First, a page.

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09 March 2017

2017 Spring Budget – The highlights

Commercial Real Estate on business rates:

‘Any softening of the impact of a hike in business rates will be warmly welcomed by the property sector and particularly the retail sector.
The rise in rates can be seen as a perfect storm being calculated by reference to an extended review period of 7 years from 2008 to 2015 and contrasting low market values post-crash to pre-brexit 2015 values.
At a time when many landlords are trying to rejuvenate their estates with a mix of smaller independent businesses, it is those fledgling businesses that will lack the scale to withstand large increases on one-off units.
The capped rise for those losing small business rate relief will be gratefully received but it will increase the strain on competitors who were not fortunate enough to qualify for the relief previously.’

Jonathan Fewster, Real Estate Partner

‘The overhaul of business rates is merely tinkering around the edges of the problem. The key issue for businesses is the uncertainty created by length of the valuation period and the appeals process as the market can move significantly within this time. As a result the rateable value can quickly cease to reflect the actual value of the property.’

Simon Burson, Real Estate Partner

Residential Real Estate on Stamp Duty Land Tax:

‘The Government should have taken this opportunity to reform the stamp duty regime. The changes since 2014 have considerably dampened the residential property market and have seen a fall in the amount of stamp duty revenue collected. Homes valued over £1m have been worst hit by stamp duty land tax, which is in serious need of review, as is the 3% surcharge on second homes.’

Hema Anand, Real Estate Partner

Employment on the national insurance increase for the self-employed:

‘The large increase in national insurance contributions for self-employed individuals could have a significant impact, particularly for those working in the gig economy who have traditionally been engaged on a self-employed basis.
Favourable tax arrangements have been one of the benefits of self-employment and individuals may be less willing to accept the uncertainty of this type of work if they will ultimately receive less money in their pockets.
Businesses may now have to think about emphasising other benefits of free-lance working, such as flexibility, in order to continue to attract and retain staff or otherwise look to switch to more traditional employment arrangements. Now that they are being taxed at a similar level as employees, self-employed individuals may increasingly demand a level of employment rights, such as maternity and paternity pay, that employees receive.’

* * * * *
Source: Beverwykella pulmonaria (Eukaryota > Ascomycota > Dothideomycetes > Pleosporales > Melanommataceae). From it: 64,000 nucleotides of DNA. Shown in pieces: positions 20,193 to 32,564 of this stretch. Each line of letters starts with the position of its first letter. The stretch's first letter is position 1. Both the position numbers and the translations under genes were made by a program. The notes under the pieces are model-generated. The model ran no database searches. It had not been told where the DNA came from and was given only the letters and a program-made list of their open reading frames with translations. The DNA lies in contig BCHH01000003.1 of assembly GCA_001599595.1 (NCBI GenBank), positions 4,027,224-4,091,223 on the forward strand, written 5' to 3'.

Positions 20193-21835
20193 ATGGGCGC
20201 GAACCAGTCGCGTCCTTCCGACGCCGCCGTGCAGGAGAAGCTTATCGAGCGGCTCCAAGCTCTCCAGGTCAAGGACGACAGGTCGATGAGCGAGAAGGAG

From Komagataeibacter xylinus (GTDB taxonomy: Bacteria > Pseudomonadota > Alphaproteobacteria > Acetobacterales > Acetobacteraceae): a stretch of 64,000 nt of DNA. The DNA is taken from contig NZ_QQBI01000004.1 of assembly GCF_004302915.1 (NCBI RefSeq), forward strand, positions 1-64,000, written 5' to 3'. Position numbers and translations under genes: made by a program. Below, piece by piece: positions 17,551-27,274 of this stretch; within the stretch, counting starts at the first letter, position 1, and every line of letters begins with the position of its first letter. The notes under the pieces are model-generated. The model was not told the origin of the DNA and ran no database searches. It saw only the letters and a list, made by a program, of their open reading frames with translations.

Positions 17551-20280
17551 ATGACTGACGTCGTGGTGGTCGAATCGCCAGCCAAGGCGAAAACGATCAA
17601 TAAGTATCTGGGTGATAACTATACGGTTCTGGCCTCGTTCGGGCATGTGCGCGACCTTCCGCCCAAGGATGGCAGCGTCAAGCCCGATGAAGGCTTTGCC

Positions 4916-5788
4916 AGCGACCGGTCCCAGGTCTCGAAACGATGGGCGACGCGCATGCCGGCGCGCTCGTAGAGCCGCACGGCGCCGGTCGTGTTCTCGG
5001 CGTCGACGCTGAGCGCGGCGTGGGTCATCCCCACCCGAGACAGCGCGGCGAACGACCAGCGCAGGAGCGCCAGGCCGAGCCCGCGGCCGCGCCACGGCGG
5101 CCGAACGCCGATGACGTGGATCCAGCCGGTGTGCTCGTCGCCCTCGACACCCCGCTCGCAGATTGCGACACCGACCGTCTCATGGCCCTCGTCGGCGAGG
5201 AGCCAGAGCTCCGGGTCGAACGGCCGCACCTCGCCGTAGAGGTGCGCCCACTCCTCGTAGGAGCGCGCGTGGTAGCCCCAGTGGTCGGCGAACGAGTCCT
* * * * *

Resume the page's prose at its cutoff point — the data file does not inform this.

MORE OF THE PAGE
Nicholas Le Riche, Employment Partner

Public Affairs:

‘The importance of this Budget cannot be overstated. It will set the tone for Mrs May’s time as Prime Minister until at least 2020.
If she is to achieve anything beyond Brexit then this Budget needs to start telling the story of Theresa May as PM.
Knowing who are the winners and losers will show us what she wants to do with her time in office.
She also has the chance to head-off potential dangers to her if she and the Chancellor can deal with the growing rebellions over business rates, school spending and the NHS. With little room for manoeuvre they both need to show how fleet of foot they can be.’

Stuart Thomson, Head of Public Affairs

Private Wealth on the increase in probate fees:

‘It is very disappointing that the Ministry of Justice has decided to proceed with its proposed reform to the fees for grants of probate despite overwhelmingly the response to the consultation being negative. The concerns expressed about the difficulty in funding these fees, which need to be paid in addition to the funeral expenses and inheritance tax before the executors can access the deceased’s assets, seem to have been ignored. The fees are also disproportionate to the amount of work required by the Courts Service to issue a grant of probate.
The change is expected to come in during May 2017 and so leaves little time for those in the process of preparing a probate application to finalise and submit it, particularly if inheritance tax is payable, before the change takes effect.’

Elizabeth Neale, Private Wealth Partner

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